The dominant cultural narrative regarding obesity fuels assumptions about personal irresponsibility, lack of willpower, guilt, and shame [35]. Notably, the stigma of obesity negatively influences the level and quality of care people receive [36].

Due to the above, we propose using an approach strategy based on five steps to systematize and cover each component of the patient’s history and context to recommend the most suitable treatment.

Step 1: recognizing obesity as a chronic disease and obtaining patient permission

Healthcare professionals should recognize and treat obesity as a chronic disease caused by abnormal or excessive accumulation of body fat (adiposity), which impairs health and is associated with an increased risk of morbidity and premature mortality [1,2,12,37,38,39]. This disease does not present in the same way in all patients and requires individualized treatment and long-term support, just like any other complex chronic disease.

Body weight bias in healthcare can reduce the quality of care for people with obesity [36]. One of the keys to reducing weight-related bias, stigma, and discrimination in healthcare settings is for healthcare professionals to be aware of their own attitudes and behaviors toward people living with obesity [40].

Healthcare professionals should not assume that all patients are ready to initiate obesity treatment. To assess this, they should ask the patient’s permission to discuss obesity and, if obtained, can begin to discuss relevant assessment and treatment possibilities [41,42].

Step 2: Assessment

A holistic approach focused on healthy behaviors should be promoted, and the underlying causes of weight gain should be addressed, avoiding stigmatizing and overly simplistic narratives.

Direct measurement of height, weight, waist circumference, and calculation of body mass index should be included in the routine physical examination of all adults. Although the body mass index has its limitations, it remains a valuable tool for screening purposes and assessing population health [43]. For individuals with a high body mass index (25 to 34.9 kilograms per square meter), waist circumference should be measured regularly to identify individuals with increased visceral adiposity and related health risks [44].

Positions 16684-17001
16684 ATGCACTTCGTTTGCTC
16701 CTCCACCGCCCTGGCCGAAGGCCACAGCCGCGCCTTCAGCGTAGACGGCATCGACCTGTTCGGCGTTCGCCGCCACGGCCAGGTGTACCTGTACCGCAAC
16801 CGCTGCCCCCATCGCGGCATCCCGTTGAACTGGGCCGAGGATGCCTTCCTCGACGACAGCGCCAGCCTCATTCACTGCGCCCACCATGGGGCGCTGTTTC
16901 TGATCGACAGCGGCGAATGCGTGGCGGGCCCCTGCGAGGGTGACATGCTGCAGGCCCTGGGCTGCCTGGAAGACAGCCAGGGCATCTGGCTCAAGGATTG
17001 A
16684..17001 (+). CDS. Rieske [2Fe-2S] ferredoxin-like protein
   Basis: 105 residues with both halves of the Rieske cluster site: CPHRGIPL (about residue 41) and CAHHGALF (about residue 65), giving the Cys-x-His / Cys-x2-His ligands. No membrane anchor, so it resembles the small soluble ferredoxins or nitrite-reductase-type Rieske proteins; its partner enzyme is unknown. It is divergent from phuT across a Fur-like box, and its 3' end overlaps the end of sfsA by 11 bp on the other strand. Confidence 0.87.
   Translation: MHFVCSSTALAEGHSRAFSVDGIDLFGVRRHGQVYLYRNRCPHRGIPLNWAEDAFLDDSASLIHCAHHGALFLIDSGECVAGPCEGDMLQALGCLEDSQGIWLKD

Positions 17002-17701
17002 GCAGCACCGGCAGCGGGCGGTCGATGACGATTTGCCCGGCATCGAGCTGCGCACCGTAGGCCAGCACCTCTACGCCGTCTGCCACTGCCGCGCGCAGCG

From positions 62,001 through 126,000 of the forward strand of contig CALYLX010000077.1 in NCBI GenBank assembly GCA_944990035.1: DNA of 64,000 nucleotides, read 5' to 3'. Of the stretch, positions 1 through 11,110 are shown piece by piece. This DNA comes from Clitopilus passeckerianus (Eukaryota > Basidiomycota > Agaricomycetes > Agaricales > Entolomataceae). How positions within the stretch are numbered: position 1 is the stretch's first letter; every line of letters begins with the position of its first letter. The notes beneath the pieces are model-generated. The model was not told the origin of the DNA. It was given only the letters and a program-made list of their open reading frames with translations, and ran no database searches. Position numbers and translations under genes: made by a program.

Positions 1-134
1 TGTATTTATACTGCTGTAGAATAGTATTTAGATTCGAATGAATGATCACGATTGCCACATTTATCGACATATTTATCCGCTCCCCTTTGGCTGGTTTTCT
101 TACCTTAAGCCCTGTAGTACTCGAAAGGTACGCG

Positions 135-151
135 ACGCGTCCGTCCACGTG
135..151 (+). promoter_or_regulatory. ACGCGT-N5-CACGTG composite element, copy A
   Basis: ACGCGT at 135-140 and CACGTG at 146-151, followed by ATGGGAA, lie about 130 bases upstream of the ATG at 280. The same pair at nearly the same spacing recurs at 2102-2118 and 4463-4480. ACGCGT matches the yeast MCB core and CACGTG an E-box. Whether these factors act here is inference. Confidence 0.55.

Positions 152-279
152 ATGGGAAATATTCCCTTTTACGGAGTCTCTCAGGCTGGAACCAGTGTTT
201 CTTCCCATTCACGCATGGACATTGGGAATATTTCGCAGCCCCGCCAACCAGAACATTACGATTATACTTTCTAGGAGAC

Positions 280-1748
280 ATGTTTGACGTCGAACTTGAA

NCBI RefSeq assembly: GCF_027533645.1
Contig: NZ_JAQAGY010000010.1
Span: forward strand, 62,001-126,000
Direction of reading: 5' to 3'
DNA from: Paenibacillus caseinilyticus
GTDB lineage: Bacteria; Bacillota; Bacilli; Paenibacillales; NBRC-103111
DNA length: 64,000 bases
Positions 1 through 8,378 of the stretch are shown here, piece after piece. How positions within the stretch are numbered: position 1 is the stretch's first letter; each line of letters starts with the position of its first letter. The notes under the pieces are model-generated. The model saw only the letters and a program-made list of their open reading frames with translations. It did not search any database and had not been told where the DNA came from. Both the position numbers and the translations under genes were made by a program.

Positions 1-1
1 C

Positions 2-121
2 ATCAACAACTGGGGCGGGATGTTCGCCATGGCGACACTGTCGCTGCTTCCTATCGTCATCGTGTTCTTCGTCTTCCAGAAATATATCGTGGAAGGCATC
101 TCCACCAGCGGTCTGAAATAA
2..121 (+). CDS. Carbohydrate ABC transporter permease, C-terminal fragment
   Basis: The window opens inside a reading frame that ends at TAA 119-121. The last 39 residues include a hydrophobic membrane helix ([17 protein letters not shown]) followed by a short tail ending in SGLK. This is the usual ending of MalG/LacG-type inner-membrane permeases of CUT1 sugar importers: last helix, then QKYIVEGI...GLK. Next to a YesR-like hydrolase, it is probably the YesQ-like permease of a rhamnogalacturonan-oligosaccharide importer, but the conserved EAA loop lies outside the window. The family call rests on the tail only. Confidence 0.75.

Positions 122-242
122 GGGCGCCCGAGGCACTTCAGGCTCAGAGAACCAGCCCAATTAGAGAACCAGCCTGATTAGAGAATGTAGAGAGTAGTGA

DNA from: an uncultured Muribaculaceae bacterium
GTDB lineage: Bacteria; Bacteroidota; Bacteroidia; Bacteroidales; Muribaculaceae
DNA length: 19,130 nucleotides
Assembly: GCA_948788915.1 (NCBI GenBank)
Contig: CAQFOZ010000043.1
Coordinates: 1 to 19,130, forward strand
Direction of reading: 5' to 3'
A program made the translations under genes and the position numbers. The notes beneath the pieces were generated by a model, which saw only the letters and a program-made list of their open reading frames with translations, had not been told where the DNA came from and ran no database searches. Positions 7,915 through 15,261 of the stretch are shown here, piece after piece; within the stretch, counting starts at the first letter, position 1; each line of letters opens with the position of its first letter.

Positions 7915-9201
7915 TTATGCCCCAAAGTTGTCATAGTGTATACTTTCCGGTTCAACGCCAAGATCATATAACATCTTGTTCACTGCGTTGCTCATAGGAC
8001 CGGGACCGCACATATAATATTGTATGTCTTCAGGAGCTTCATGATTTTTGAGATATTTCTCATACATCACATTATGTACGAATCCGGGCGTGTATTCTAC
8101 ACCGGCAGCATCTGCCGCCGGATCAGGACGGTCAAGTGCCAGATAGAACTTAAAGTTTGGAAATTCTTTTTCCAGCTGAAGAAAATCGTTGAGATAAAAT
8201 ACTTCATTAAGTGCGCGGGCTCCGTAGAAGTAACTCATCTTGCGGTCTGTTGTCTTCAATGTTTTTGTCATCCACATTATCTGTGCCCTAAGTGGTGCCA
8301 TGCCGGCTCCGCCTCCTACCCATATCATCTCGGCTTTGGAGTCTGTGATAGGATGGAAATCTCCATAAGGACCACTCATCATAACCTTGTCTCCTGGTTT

The root causes of obesity include biological factors such as genetics, epigenetics, neurohormonal mechanisms, associated chronic diseases, and medications that cause increased adipose tissue and body weight; sociocultural practices and beliefs; social determinants of health; the built environment, individual life experiences such as adverse childhood experiences; and psychological factors such as mood, anxiety, binge eating disorder, attention-deficit/hyperactivity disorder, self-esteem, and identity [41]. Working with individuals to understand their context and culture, and integrating their causes, allows the development of personalized intervention plans. These plans can be integrated into long-term therapeutic relationships for follow-up of obesity and related comorbidities, including addressing the causes of obesity. A complete medical history is recommended to identify these causes and physical, mental, and psychosocial barriers to possible treatments. Physical examination, laboratory, imaging, and other investigations should be performed according to clinical judgment. We also recommend measuring blood pressure in both arms and obtaining fasting glycemia or glycosylated hemoglobin values, a lipid panel to determine cardiometabolic risk, and, when indicated, transaminase levels in conjunction with abdominal ultrasound to detect nonalcoholic fatty liver disease.

Step 3: Discussion of treatment options

People living with obesity should receive individualized care plans that address the root causes and support behavioral change (e.g., nutrition, physical activity) and complementary therapies, which may include psychological, pharmacological, and surgical interventions.

Regardless of body size or composition, all individuals would benefit from adopting a healthy, balanced nutritional plan and regular physical activity. Aerobic activity (30 to 60 minutes) on most days of the week can lead to small weight and fat loss, cardiometabolic parameters improvement, and weight loss maintenance [45]. Weight loss and its maintenance require a long-term reduction in caloric intake. Adherence to a long-term healthy eating pattern personalized to meet individual values, preferences, nutritional needs, and treatment goals is essential in managing health and weight. Nutritional therapy is the basis for treating chronic diseases [46,47]. However, it should not be used without other strategies, as maintaining weight loss can be problematic in the long term. Compensatory mechanisms increase hunger, promote positive caloric intake, and, consequently, weight gain [48,49]. Nutritional therapy, in combination with other interventions (i.e., psychological, pharmacological, surgical), should be tailored to the individual’s health or weight-related outcomes [46,50]. The magnitude of weight loss varies substantially among individuals, depending on biological and psychosocial factors and not simply on individual effort. The weight at which the body stabilizes when engaging in healthy behaviors may be referred to as "optimal” weight and may not be an "ideal" weight on the body mass index scale. Reaching an "ideal" body mass index can be challenging. If weight loss is needed to improve health and well-being beyond what can be achieved with behavioral modification, more intense pharmacologic and surgical therapeutic options may be considered.